Wikinvest Wire

Record declines for retail sales

Friday, November 14, 2008

The Commerce Department reported record declines in retail sales during the month of October in another dim reminder that the economic slowdown continues to worsen.
IMAGERetail sales in the U.S. dropped for the fourth consecutive month in October, down 2.8 percent overall, the biggest monthly decline since record keeping began in 1992. This exceeded the previous record set in November of 2001, just after the terrorist attacks.

The decline was paced by a 5.5 percent plunge in auto sales, following last month's 4.8 percent drop, however, declines were widespread with purchases excluding automobiles down 2.2 percent, also a record.

As shown below, auto sales are now down a whopping 22.2 percent from year ago levels with little hope of a significant rebound in the months ahead.
IMAGENearly every sales category declined in October - furniture sales were down 2.5 percent, electronics sales fell 2.3 percent, and sporting goods sales fell 1.6 percent - however, gasoline station sales dropped more than any other, down 12. 7 percent for the month, bringing the year-over-year increase to just 0.4 percent.

Note that earlier in the year, when prices at the pump were rising, gasoline station sales had increased tremendously, lending support to the overall retail sales figures as other categories declined.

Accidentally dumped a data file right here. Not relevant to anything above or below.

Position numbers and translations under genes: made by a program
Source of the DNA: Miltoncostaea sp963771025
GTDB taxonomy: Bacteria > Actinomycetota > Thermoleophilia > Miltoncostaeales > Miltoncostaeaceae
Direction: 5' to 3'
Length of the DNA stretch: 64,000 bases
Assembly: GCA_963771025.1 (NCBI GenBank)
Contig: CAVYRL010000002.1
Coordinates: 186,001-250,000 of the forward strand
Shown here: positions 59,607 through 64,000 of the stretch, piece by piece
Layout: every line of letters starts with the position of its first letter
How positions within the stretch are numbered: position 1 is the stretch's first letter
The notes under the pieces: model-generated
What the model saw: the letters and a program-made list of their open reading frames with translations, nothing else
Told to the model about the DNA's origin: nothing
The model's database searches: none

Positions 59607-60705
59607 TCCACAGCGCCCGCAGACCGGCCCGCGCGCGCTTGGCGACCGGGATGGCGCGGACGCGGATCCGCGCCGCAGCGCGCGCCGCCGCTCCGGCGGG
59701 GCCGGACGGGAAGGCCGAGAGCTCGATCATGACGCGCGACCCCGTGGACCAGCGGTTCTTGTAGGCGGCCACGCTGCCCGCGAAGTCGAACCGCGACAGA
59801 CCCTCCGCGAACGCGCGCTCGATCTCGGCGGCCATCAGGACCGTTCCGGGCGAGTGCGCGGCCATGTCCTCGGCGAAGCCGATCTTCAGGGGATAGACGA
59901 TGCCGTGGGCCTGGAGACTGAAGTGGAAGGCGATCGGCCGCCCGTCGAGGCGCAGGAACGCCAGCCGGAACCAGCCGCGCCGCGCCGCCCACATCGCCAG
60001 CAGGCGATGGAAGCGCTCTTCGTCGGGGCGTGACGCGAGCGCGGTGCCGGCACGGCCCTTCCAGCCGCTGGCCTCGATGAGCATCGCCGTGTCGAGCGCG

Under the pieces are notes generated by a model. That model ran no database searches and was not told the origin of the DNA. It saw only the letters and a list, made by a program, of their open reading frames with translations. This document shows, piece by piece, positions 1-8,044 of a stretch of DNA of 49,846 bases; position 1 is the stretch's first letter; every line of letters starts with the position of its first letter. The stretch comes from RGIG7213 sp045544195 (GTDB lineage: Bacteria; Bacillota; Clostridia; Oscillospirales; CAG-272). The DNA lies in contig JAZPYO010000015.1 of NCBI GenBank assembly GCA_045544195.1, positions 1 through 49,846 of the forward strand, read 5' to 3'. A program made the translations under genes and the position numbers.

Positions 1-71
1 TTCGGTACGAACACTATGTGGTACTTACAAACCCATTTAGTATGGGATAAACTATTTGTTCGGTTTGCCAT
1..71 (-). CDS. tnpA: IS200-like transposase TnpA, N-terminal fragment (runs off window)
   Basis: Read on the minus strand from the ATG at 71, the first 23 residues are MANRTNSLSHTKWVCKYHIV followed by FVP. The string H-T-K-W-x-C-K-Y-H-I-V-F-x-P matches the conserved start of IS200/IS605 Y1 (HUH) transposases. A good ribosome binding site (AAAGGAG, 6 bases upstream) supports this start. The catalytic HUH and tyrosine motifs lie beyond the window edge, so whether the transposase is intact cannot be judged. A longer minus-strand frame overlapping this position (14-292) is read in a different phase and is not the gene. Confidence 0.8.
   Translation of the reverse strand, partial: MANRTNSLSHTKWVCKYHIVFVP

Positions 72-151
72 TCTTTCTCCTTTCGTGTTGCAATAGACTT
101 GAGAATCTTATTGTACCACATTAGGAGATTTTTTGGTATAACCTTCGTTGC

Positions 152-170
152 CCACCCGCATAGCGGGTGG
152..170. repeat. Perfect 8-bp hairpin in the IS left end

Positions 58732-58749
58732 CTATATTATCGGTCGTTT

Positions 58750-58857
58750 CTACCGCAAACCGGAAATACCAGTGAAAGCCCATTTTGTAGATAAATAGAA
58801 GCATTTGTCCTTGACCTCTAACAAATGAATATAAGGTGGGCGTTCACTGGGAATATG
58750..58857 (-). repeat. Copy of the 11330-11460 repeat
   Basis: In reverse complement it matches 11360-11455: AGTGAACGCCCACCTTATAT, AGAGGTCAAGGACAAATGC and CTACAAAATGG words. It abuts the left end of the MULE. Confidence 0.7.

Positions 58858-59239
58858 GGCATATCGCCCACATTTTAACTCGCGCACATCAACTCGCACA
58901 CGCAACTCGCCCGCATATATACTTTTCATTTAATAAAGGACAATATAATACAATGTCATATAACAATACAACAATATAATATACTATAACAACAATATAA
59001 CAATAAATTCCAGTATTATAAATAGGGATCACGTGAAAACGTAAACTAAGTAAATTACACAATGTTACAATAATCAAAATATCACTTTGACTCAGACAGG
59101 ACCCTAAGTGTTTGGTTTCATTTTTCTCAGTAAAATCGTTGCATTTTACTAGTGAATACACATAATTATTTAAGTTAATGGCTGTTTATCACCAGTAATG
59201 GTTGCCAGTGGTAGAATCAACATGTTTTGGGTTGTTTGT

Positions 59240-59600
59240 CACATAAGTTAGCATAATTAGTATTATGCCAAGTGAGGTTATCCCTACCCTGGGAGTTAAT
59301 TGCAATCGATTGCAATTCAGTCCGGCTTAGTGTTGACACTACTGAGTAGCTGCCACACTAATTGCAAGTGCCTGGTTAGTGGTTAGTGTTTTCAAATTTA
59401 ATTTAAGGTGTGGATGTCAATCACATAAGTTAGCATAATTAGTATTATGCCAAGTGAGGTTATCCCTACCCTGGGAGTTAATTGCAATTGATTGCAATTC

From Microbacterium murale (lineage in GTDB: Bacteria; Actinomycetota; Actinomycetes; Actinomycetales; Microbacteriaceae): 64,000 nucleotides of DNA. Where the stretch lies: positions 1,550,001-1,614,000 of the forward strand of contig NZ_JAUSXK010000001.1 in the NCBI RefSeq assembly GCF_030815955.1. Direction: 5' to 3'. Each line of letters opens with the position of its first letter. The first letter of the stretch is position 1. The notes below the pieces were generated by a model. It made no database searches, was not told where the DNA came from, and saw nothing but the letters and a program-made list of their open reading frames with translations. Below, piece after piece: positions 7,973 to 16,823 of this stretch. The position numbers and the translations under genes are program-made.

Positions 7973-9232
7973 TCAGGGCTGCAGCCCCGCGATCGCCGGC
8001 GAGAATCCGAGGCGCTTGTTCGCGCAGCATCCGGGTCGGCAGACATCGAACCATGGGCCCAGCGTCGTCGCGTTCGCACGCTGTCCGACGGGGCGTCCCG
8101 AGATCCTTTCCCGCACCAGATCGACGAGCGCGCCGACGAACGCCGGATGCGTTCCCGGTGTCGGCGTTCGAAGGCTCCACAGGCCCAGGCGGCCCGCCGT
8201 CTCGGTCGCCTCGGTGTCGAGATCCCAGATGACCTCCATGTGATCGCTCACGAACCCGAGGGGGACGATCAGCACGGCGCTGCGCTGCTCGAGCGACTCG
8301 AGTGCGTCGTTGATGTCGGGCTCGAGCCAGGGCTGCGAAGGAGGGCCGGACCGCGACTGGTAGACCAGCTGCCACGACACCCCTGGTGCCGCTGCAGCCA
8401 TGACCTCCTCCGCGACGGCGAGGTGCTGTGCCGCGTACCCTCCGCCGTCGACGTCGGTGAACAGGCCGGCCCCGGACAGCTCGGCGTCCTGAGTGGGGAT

Since gasoline prices have plunged, these sales are now detracting from the headline number and should have an even bigger impact in the November report.
IMAGESome argue that excluding automobile and gasoline station sales paints a less dour picture of retail sales - down just 0.5 percent in October versus the headline 2.8 percent decline - however, this really is wishful thinking.

With the exception of food and health care, retail sales have slowed markedly over the last year, down about four percent in inflation adjusted terms even when excluding auto sales.

The tightening of credit and the pull-back in spending on discretionary items will continue to impact retailers for months to come.

4 comments:

Nostradamus, apparently said...

Not to worry, folks, Say's Law will save us!

As you may recall, Say's Law is supposed by some commenters on this blog to say that "Supply creates its own demand."

That being the case, the current slow down in consumption can easily be fixed by simply having US industry ramp UP production.

What, you don't think that's likely to happen? Why not? Don't CEOs know about Say's Law? They really need to learn more about the dismal science, I guess.

PD said...

Its about time us Americanos slowed down on the spending a little bit. We should all be saving much more and spending much less. Thats not very good for the economy, but that needs to change too. Nice blog, Tim. Excellent charts.

Emmett said...

Tim...e-mailed you a comment regarding today's chart to tliacono@yahoo.com

Anonymous said...

Bailout 2008, a poem by David Jeffrey

Like a bloodied warrior,
laying broken and torn.

Like a dying soldier, hopeless and forlorn.

But the blood, it be green,
the color of money.

And the soldier is an economy,
and it is anything but funny.

Broken are it's people and shattered are their dreams.

Thanks to the ultra rich and their full proof schemes.

It is a tragedy with more pain to come.

Finance will be Hell, and their wills will be done.

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